But it was almost dark. Until twilight, the tall man had said. The ground was levelling out, and the trees were thick. He was almost there, he thought. Almost there, and he thought of homecomings in the past, of going last through the Gate, and sinking down stiffly onto the steps only when he knew that everyone else was safely back. He thought of the lights and the warmth of home; of familiar faces greeting him by name. He thought of surrendering himself to the care of the doctors; of closing the door to his room and sitting on the bed, knowing that at long last, his face could hold any expression that he liked, because he was unobserved.

Home, he thought. The final steps. A goal. But this was no ending, just the start of a fresh battle. What happens after had felt like something impossibly far ahead, but it was soon going to become now. He needed to… needed to…

"Need a plan," he murmured, but his lips were cracked, and for a stupid moment he thought that somebody else was talking, and not him. He swung his head from side to side, stiffly, sluggishly, and blinked into the darkness. His vision swam. He was nothing but a small bubble of thought floating in a sea of pain.

But his fists gripped the herb, and the enemy was ahead. Got to think. Got to plan.

What if McKay was de--? No, couldn't think that. He had to base the plan around McKay still being alive. How many enemies were there? He'd seen at least half a dozen, and most of them had guns. They were on home territory. They had probably been watching him the whole way, and knew exactly where he was. They knew he wouldn't dare risk losing the herb. And that meant…

"It means that your cards suck, John," he murmured to himself. His voice still sounded strange, not like something that belonged to him. His thoughts were flying away from him, and he had to focus hard to keep hold of them. He had no memory at all of passing the river. He had a deep gash on his elbow, but he had no memory of getting it; probably from falling, but he couldn't remember which fall. And time lurched, the sky jumping from pale grey to dark grey to darker yet… and a gunshot wound shouldn't cause confusion like this, should it? But of course he had the head injury, too, almost forgotten on the far side of pain, and...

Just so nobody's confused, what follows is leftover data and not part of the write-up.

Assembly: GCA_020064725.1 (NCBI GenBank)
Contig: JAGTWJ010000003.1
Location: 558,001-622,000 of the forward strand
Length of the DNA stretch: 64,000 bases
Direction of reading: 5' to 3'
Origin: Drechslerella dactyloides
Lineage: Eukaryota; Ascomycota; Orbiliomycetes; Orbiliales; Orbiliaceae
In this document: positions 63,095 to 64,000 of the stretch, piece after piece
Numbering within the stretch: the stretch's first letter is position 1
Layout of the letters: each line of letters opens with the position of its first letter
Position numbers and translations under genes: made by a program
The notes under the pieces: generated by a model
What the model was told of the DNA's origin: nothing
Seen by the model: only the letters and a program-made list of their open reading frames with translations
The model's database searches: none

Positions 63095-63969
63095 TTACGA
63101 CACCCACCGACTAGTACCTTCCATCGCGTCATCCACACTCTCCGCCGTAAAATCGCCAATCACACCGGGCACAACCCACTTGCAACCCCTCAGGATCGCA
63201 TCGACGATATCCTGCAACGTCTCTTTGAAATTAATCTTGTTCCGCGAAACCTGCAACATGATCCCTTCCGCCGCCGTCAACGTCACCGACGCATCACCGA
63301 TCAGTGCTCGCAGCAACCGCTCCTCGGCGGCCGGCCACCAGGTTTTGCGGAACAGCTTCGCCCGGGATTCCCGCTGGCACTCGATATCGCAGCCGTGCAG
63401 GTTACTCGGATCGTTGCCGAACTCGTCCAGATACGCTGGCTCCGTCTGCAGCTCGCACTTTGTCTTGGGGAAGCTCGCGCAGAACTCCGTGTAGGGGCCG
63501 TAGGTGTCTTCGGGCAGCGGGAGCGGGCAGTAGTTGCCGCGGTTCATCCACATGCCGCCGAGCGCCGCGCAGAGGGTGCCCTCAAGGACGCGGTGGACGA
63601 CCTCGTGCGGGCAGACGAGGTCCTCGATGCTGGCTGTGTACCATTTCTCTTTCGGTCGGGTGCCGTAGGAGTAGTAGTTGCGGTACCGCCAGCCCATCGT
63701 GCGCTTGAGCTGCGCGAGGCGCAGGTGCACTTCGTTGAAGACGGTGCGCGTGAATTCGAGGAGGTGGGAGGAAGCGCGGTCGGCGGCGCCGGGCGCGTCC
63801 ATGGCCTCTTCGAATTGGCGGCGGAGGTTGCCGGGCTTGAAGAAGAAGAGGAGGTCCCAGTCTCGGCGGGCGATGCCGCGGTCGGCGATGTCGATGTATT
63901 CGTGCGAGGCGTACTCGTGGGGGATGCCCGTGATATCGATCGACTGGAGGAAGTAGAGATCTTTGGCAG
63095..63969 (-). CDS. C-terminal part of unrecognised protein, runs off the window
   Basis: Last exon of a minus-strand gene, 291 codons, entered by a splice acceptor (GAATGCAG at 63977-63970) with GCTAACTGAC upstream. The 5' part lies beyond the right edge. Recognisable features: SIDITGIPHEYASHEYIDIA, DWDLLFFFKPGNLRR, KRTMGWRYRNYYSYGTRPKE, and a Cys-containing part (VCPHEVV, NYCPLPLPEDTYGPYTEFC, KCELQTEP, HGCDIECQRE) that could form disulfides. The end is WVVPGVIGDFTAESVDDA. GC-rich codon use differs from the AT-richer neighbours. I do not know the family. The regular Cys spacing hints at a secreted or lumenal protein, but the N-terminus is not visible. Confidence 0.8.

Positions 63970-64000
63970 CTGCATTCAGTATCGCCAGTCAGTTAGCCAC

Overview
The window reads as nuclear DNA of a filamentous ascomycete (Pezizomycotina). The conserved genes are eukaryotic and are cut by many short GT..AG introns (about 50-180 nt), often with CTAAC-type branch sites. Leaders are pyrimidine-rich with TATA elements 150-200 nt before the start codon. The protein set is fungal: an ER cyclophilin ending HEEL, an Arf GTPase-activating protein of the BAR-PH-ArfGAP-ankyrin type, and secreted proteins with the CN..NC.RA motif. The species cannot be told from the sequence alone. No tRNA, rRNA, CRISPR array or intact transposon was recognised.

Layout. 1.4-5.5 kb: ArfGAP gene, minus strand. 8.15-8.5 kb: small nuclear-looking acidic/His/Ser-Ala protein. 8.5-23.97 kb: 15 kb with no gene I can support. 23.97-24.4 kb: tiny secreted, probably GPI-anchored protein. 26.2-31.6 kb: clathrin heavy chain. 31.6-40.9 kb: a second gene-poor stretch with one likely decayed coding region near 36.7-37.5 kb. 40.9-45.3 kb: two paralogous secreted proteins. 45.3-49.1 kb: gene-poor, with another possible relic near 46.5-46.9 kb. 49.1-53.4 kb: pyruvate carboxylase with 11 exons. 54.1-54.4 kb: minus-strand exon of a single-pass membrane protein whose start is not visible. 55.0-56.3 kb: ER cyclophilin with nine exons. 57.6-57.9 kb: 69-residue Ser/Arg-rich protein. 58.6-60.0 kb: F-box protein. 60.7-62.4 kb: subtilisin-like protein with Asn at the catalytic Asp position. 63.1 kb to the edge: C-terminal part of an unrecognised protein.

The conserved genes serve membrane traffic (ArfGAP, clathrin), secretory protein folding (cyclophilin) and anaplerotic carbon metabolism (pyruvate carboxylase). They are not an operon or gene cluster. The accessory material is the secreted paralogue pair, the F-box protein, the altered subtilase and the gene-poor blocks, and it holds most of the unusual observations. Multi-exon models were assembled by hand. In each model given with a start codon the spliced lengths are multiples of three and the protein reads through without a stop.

"Plan," he said. "M--McKay," and even alone as he was, whispering the words, he faltered over the sound.

No, it was because he was alone. It was harder to be strong when you were on your own. For hours, all he'd had to do was keep on his feet, and nothing else had really mattered. There was more at stake now.

Faint, beyond the trees, he thought he saw a smear of flickering light. Almost there, he thought. Almost home.

Two more steps, the light growing closer. No, of course not home. "Stupid, John, you know that." Couldn't rest, not yet. Had to… what? Yes, fight. Hope the tall man kept his promise to save McKay's life, but be ready if he didn't. Ready for what? He'd cross that bridge when he came to it; play it by ear; make it up as he went along. It was about seeing openings, and going for them…

You know he's going to kill you, right? His thoughts spoke in his head in a voice that sounded like McKay's.

"Yes, Rodney," he said, but maybe there were guards – guards in the wood. Maybe he could creep up and ambush a solitary one and then take his gun. Then he could take the others out one by one, and could rescue McKay, or else force the tall man at gunpoint to give the antidote and then let McKay go free…

He went to take another step, and his legs betrayed him, his foot refusing to leave the ground. He fell to his knees, head sagging.

Yeah, good one, John, he thought. No way you'll be doing that, not in your current condition. Sometimes, maybe, it was best to trust. Sometimes, perhaps, you had no choice but to trust. You had to surrender yourself and walk up to the enemy, and just hope that things turned out right, because the alternative…?

No, because there was no alternative.


"At last," said the tall man, rising to his feet.

The rain had eased off. A fire had been lit, and its flames were enough to show Rodney the sight of Sheppard emerging from the trees. "Sheppard!" He couldn't keep himself from calling his name, and he saw Sheppard look at him hungrily; saw the subtle alteration that swept across Sheppard's body, reflecting his relief at seeing Rodney still alive.

But beyond that, though… Rodney's heart was pounding. Sheppard had come back for him, and that felt good, really it felt good. But Sheppard had come back, walking alone and unarmed into a nest of blood-thirsty villains. Sheppard was supposed to be out there, taking the enemy down.

"You have it?" the tall man said.

Sheppard stopped just outside the brightest circle of light. He was standing upright, though, so the gunshot wound must have been a glancing one. He was okay – Sheppard was, like, indestructible, after all – and he had the herb, leaves visible in his cuffed hands.

"Then why are you stopping?" Rodney found himself shouting. "Let me have it. Dying here."

"It has to be boiled," the tall man said, "for its potency to come out."

Other shapes moved beyond the fire. Sheppard was turned so that Rodney saw half his face in intense brightness, and the other half not at all. "I did what you wanted," Sheppard said, and there was something not quite right about his voice. "The game's over."